Ahalogy – Ahalogy is my Pinterest spirit guide. I’ve having been using Ahalogy for a few years now and it has significantly upped my Pinterest game. Like CoSchedule, it selects the best time to share your Pinterest content but unlike CoSchedule (or Hootsuite or any other service), it’s all about Pinterest.
When you pick an image to pin, it allows you to select the board and then suggests keywords you could/should use to get more eyes on your pin. Once you’ve nailed it all down, it selects the best time to share it while also sharing it on their internal network where other users can pin your content.
Ahalogy is exceptionally great for food bloggers but I’ve seen great success with it. They’ve also recently launched a sponsored content service and the experiences I’ve had working with them have all been extremely positive. The brand briefs are thorough, the team is great to deal with and they pay quickly. Even better (what’s better than that), the posts I’ve done with them have ended up being promoted by the brands on Pinterest which drove a lot of new traffic to my site.
BUSINESS + WEBSITE
* 17 Hats – What CoSchedule has done for organizing my content, 17 hats has done for organizing the business side of things.
This is another paid tool that allows you to manage clients, projects, bookkeeping and invoicing all in one place. It has allowed me to become so much more organized with sponsored content as well as plan out my editorial calendar more thoughtfully. When I get a new opportunity, I add the contact to 17 hats and then create a project. In the project area you can have all the documentation, notes, to-do’s and emails (yes it pulls in emails) in one place. No more digging through emails to find the brief for a project or the specific social details.
It also allows you to create questionnaires to get all the necessary details (images, social handles, specific wording for promos) for a post which is really great when working with smaller and local companies. In addition, you can create contracts and invoices that can be sent directly to the client through 17hats. Once the client signs the contract, it is saved in your project. You can also request payment through 17hats without having to sign up for a Square or a card reader through your bank.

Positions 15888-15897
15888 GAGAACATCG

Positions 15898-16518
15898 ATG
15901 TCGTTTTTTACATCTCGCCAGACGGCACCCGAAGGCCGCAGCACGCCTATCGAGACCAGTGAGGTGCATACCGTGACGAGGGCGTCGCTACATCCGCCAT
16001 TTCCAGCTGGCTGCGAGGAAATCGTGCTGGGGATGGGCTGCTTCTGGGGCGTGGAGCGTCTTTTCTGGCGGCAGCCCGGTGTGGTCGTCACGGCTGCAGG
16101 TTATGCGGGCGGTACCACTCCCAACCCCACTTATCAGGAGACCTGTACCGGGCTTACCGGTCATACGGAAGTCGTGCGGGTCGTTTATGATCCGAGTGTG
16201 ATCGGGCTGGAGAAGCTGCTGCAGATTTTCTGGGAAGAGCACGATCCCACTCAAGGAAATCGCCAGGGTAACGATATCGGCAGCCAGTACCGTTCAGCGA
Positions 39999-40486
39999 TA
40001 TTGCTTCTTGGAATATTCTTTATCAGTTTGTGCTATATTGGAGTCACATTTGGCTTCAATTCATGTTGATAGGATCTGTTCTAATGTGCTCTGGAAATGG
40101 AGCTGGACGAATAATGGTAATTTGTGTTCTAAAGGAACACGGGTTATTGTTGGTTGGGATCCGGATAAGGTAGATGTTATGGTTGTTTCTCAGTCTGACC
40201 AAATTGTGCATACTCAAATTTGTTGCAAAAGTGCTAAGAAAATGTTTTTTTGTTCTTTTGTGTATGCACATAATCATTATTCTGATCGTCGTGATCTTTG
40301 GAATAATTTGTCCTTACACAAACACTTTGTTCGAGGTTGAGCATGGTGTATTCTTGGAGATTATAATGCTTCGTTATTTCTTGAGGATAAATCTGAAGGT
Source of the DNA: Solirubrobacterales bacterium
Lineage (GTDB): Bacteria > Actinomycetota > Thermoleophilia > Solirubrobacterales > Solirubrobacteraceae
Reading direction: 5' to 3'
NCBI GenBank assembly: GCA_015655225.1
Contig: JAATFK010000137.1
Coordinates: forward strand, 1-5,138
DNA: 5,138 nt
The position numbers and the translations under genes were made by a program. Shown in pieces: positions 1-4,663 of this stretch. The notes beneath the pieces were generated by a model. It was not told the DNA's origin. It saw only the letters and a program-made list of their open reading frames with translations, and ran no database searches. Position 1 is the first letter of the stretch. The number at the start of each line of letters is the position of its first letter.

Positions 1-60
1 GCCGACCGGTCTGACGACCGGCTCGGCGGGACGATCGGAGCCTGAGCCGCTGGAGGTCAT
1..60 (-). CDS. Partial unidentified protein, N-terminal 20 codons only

Again, this one has a lot of features that I could wax poetic about but I’ll let you explore on your own.
* Envato ThemeForest – So I recently redesigned this site on my own after being disappointed with my last few website development experiences. It’s probably just as much my fault but I’ve tried to convey to the developer exactly what I wanted and each time I ended up feeling a little let down with the results. Rather than spend more money on something I wasn’t sure would work, I decided to try the development game myself.
I’m one of those people who loves trying to figure things out. It can lead me down a time-sucking rabbit hole from time-to-time but I like the puzzle solving aspect of trying new things. When I went to find a theme that I could customize on my own, I went to Envato Themeforest. There are literally hundreds of themes to choose from and most cost less than $75.
I spent a lot of time searching. No really, a lot. I’m talking days on days searching for the perfect theme. I ended up buying two or three before finding the best one but once I did, I was able to customize it to fit my needs. That being said, I spent a lot of time searching for specific plugins and watching videos learning how to change specific pieces but it was worth it. I ended up spending WAY less to create a site I was proud to launch. Yes, there are definitely more things I would like to change but at least now I know I can do it on my own.
Oh and beyond just the themes, the site has tons of plug-ins to search for if you reach a dead end on the free side of things. I recently purchased an event plug-in that I’m hoping to incorporate here to allow more local stores, companies and charities share their events without a lot of tedious work on my end.
Elembee Creative Code Club has tons of information, tutorials and step-by-step how to’s on coding and website customization. I joined the club when I was coding my site and used creator Lisa Butler’s tips on more than one occasion. She makes it easy to understand and more importantly, easy to implement.
Blogging for Keeps is a site by Blair Starkey and Jess Keys, both bloggers based in Chicago. I love both of their blogs but I think they really excel in providing tips and tools in a style that’s easy to relate to and understand. Their newsletters are great and the site is CHOCK FULL of information aimed at both newbies and old school bloggers alike. If you’re looking for help in a certain area, definitely check it out.
So there you have it. I’m probably forgetting something on this list so I’ll do my best to update if there’s something I can’t live without that I think you should know about. When I was building my site, I hunted down a lot of plugins by inspecting the code of other blogs and websites so I could see whether they were using something available to the masses or if it was something custom.
On my site, it’s all built with themes and plug-ins that are readily available so if you see something that you’d like to know about – drop me a note in the comments and I’ll share the info and link!